Local SSD upgrade - opinions?

Discussion in 'iMac' started by dndlnx, Feb 1, 2011.

  1. dndlnx macrumors 6502


    Dec 9, 2010
    So this guy says he'll do it for ~$80, and claims it wouldn't affect my extended warranty. I would be providing him with the SDD, and optical drive rack.

    He is with an Apple authorized service provider. If he's for real, it'd be nice because I wouldnt have to take out the SSD to get repairs, or if I sold the computer.

    What do you think, is it worth it? Do you think he's telling the truth? Am I better off doing it myself? :cool:
  2. Meyvn macrumors 6502

    Feb 3, 2005
    Apple won't support the SSD itself, obviously.

    But other than that:

    1. Is he doing it at the ASP, on the books? Will there be a record in-house of him doing it at work?
    2. Are you receiving an invoice from him?
  3. movieboy23 macrumors regular

    Jun 3, 2007
    I would pay $80 for it. Opening up the iMac and installing an SSD, even on the new iMacs, is quite laborious and there's a lot of potential for things to go wrong if not done properly. Even if the person is not doing it on the books, he has nevertheless had experience with these machines and also has the appropriate tools to do the job right. The added fact that he's an ASP really makes this a no brainer, IMHO.
  4. dndlnx thread starter macrumors 6502


    Dec 9, 2010
    I just don't want to be refused service for everything else, because a third party component was put in. If I can bypass this, by going through a Certified Tech it would be nice.

    No clue about the procedure, or if its on the books. I've never even been to an ASP. I think I'll at least get an invoice. Judging by his response to my inquiry, seems like they do this kind of thing often....but these are good questions to ask him.

    Worst I can do is play the innocent customer who got duped. But if anything did go wrong, he might be the one I took it to anyway! :D

    I'm actually more concerned for the next owner of the machine, if I sell it next year.
  5. Hellhammer Moderator


    Staff Member

    Dec 10, 2008
    So will you get an official invoice from the store, stating that the procedure was done by an Apple certified tech and will not affect your warranty?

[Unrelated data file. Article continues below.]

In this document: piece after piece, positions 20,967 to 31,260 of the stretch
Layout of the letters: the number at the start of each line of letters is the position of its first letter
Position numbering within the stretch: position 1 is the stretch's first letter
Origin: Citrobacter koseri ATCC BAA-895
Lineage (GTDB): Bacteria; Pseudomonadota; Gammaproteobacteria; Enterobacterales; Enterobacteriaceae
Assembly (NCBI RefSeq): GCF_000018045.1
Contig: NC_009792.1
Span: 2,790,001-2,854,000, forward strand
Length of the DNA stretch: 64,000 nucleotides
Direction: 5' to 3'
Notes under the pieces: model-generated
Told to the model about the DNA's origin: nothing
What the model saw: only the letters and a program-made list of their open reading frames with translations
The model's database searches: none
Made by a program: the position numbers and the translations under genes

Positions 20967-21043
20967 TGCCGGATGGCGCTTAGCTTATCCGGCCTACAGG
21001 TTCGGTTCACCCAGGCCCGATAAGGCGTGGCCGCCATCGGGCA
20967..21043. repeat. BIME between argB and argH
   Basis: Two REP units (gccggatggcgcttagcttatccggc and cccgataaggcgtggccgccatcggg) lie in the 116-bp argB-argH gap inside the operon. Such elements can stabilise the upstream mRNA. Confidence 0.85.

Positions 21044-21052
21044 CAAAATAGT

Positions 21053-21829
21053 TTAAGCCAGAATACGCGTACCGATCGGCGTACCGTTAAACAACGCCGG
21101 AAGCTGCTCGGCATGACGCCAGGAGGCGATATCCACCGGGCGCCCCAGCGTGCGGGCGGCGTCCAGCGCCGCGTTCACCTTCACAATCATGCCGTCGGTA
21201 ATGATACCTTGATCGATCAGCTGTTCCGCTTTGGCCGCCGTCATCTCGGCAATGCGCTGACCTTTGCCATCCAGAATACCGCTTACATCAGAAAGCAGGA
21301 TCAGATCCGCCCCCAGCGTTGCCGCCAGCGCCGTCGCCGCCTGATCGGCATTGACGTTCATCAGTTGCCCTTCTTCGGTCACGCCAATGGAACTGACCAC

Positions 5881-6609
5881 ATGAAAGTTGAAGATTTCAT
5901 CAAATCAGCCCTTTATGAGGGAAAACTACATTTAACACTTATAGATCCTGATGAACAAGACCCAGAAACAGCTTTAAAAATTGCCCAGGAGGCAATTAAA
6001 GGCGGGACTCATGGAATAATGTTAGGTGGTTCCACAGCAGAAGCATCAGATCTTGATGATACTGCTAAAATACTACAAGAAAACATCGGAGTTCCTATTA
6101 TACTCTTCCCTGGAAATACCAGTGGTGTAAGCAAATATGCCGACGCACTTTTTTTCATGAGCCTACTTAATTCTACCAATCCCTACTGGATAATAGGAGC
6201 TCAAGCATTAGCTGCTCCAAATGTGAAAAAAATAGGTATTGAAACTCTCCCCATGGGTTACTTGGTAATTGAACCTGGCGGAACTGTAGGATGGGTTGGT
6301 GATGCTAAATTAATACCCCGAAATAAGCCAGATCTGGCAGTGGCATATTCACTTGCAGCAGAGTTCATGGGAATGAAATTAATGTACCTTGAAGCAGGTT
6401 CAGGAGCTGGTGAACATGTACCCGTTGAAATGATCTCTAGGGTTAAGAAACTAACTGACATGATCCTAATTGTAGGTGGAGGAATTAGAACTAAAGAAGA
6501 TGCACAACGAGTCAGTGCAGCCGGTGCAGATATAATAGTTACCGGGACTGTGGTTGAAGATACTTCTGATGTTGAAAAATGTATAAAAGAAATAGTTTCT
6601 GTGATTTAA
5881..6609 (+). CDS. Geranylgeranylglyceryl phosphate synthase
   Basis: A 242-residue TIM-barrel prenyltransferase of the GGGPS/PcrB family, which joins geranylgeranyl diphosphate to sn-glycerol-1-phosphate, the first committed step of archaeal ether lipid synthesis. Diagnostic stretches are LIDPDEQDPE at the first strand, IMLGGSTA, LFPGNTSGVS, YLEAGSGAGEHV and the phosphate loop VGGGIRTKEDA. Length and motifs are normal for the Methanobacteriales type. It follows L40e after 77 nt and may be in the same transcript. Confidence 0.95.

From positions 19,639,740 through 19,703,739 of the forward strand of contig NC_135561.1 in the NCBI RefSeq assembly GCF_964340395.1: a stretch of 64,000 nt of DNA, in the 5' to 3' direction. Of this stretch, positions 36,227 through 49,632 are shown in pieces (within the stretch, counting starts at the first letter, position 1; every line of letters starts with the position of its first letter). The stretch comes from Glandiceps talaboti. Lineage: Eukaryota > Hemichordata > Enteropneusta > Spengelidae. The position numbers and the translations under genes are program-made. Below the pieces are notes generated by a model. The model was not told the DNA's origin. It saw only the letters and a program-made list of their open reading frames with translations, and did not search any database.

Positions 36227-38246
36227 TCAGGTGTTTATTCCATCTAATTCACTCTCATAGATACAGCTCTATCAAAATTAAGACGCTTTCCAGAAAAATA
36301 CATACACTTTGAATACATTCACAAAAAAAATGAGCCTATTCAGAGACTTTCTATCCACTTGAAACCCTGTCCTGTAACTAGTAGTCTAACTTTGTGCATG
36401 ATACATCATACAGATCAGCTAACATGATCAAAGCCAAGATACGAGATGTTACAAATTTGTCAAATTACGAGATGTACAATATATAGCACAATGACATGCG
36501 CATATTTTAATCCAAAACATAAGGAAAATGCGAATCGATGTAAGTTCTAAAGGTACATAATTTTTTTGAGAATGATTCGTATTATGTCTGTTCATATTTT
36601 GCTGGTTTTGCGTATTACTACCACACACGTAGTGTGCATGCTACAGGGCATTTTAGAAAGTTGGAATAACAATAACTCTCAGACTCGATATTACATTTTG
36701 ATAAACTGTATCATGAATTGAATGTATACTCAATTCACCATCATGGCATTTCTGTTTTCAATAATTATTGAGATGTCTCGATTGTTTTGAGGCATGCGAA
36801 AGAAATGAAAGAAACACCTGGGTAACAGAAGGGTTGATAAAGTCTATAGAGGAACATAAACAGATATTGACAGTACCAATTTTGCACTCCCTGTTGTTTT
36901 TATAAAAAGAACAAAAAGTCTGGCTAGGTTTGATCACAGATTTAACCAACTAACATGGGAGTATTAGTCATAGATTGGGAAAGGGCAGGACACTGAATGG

6. dh2005 macrumors 6502a

    Jan 25, 2010
    I'm not saying the dude's untrustworthy, but sometimes people in smaller, independent computer businesses can be a little overconfident. You need to remember that, although he's Apple-certified, he's not a direct employee. He won't necessarily know all there is to know.

    Not exactly the same, but I offer this by way of illustration:

    Last year I bought an OEM copy of Windows 7 for my Mini from a small computer store in the student district of Manchester. I asked the guy whether I could install it onto another machine at a later date and he said, "sure. When you get rid of the Mini, uninstall Windows 7, phone Microsoft and give them a sob-story about how you built the machine from components, the motherboard's died and yadda-yadda-yadda... and they'll give you a new registration key".

    They didn't. They told me, "sorry, sir. It's OEM. One licence, and no entitlement to tech support". And I lost £85.

    Think how much you'd stand to lose if your iMac went tits-up and the dude was wrong...

    ... personally, I wouldn't do it.
  7. Meyvn macrumors 6502

    Feb 3, 2005
    The bottom line is, if this is on the level, if you can verify his claims, if you'll get a legitimate invoice, your warranty on the machine itself should not be violated. Apple simply won't cover the SSD itself, since they didn't sell it to you.

    I work at an Apple Specialist (basically the equivalent of a privately-owned Apple Store). I've dealt with a lot of certified technicians both as a customer, and working alongside them. I can tell you, most of them, as long as you're nice, and they're not having some kind of horrible day, are willing to work with you as far as your AppleCare warranty is concerned.

    They're not going to stiff you because they see an aftermarket SSD is installed. They're not insurance adjusters, trained to scrupulously screw you out of your money. If you bring in your machine for some work and it doesn't demonstrate obvious negligence (which it shouldn't, if this is on the level), your warranty on the machine and the rest of its components should be fine.

    If, however, this guy *isn't* on the level, it could pose problems. At my job, we receive machines occasionally with aftermarket RAM, for example, installed improperly. Customers (or "their techy friend") have jammed it in the DIMMs, broken some pins, and act like nothing is wrong.

    In summary:

    Find out about the questions I mentioned before.

    Check with Apple to see if this is, in fact, an Apple Certified Technician, working at an ASP.


    If it is, go for it. Why pay gobs of money when you don't have to?
  8. twentytwo22 macrumors regular

    Jul 13, 2010
    I'm surprised you didn't get a new key from Microsoft. I've heard people have this on lockdown. Just say that the motherboard and hard drive died and you just replaced them in the same machine and it won't take your old key. Bingo.

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